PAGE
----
Do You Desire To Bring Your Child Into The Kingdom?

It's hard enough to be a Christian parent in this world. How do we combat the forces of evil while at the same time raise our children to desire to walk in God's light? By seeking His face, His Word and inspiration from each other as we stumble through this parenting process together. You will find all the instruction, encouragement and resources you need right here at The Greatest Mission Trip You'll Ever Take to help you be the most effective witness to your child that God would have you be. Look around and come back often. Let's learn together.

Tuesday, December 30, 2008

You Shall Not Covet

photo by Milica Sekulic

I’ve been running a series about how to teach the Ten Commandments to your children. This is the tenth commandment.

“Mom and Dad always loved you best.”

I remember having that conversation with my sister many years ago when we were both young adults and before either of us were married. My sister was everything I wasn’t. Athletic, popular, easy to talk to. I was geeky, quiet and ached to be noticed by someone, anyone, as having worth.

One day, while having one of those transparent sister moments, she revealed the truth. She thought our mom and dad loved me best. After all, I was smart, confident and always seemed to get everything right. All she ever did was mess up.

It wasn’t until I became a parent that I understood how a house full of children, brought into the world and raised by the same set of parents, could be so utterly different in nature. And how each one could be loved in totally unique ways.

Because we all have to deal with our own sin nature (thank you Adam and Eve), teaching our children to not be jealous falls in line with forcing a square peg into a round hole. It is so difficult to avoid looking at what someone else has, whatever it may be, and not wonder what it would be like to have it.

The focus of my husband and I has been to teach this commandment in a positive way. We’ve taught that when a family member achieves something, we’re to be glad for that person. We’re to celebrate with genuine pats on the back and sincere smiles of congratulations. The only thing we’re to take away from that person, if we want to have what they have, is the inspiration to do better ourselves.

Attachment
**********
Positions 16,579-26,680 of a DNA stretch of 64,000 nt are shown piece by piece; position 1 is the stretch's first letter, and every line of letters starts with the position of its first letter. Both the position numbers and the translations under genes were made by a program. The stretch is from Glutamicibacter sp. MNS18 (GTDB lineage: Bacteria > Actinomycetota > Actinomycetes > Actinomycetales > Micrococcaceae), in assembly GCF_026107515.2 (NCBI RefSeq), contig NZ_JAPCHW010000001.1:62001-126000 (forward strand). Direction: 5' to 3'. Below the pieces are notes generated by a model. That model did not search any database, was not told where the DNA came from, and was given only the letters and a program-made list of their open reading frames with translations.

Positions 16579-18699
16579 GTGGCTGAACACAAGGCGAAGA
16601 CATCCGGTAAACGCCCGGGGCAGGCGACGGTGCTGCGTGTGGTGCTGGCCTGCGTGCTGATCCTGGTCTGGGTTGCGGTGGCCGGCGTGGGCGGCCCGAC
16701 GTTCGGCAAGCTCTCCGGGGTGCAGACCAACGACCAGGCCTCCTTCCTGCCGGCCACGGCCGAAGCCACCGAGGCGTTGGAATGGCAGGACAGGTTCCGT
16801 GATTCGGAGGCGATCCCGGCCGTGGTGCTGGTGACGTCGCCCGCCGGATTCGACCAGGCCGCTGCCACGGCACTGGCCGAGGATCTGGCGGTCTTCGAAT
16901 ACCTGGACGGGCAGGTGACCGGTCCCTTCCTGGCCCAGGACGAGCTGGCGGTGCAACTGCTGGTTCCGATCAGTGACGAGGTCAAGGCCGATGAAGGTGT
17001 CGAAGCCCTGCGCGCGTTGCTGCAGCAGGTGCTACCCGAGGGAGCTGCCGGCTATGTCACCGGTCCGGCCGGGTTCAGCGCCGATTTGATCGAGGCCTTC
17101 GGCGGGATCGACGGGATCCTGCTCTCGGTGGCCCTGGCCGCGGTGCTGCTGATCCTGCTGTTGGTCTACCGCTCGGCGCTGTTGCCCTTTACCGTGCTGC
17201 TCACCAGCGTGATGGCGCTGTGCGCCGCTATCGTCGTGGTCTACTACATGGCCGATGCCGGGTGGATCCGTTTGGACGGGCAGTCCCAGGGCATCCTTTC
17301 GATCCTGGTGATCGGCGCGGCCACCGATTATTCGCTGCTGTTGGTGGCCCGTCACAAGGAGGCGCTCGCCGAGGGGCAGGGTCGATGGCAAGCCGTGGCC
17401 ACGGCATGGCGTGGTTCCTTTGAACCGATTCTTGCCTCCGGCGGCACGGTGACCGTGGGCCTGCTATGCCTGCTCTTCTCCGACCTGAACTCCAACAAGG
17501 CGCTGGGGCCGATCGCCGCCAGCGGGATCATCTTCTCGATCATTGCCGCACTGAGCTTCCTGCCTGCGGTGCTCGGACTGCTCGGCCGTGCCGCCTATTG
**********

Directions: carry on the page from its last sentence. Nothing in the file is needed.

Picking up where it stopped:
If we teach our children to practice this within the family setting, it will automatically extend to our neighbors, coworkers and friends. In fact, it may extend to outside sources faster than it does to within the family.

A couple of Bible verses you can use when teaching this commandment:

Philippians 4:11 - “…for I have learned to be content whatever the circumstances.” Paul goes on to say that he knows what it’s like to have a lot and have nothing. You can explain to your child everything Paul went through - floggings, beatings, stonings, shipwrecks, constant moving, harassment, false accusations, arrests (2 Cor. 11:24-29).

Through all that he discovered the secret to being content no matter the situation: being able to do anything through the Lord who gave him strength. Relate the bad things that could happen to your child (or that he perceives he’s going through right now) and help him see the positives he could get out of it.

1 Corinthians 12 - This chapter covers a discussion on spiritual gifts and how we, as the body of Christ, have many necessary parts to it. Relate it to your family. Each person has different talents, abilities, interests, but together you could not function as a family if one of those parts was missing.

Proactively teach the tenth commandment of “You shall not covet” to your child. Hopefully, then, he’ll never have to share the same discussion my sister and I had.

If you’re one of the many pastors who regularly reads TGMT and your church has a website, would you consider posting a link to TGMT on your resource page? I would love to be a blessing to the people of your church. Thanks ahead of time.

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1 comment:

Tanya said...

GREAT post, Deb! We do this with our kids too. This is a lesson for children and adults, because you know we still struggle with comparisons and envy. Thanks for the encouragement.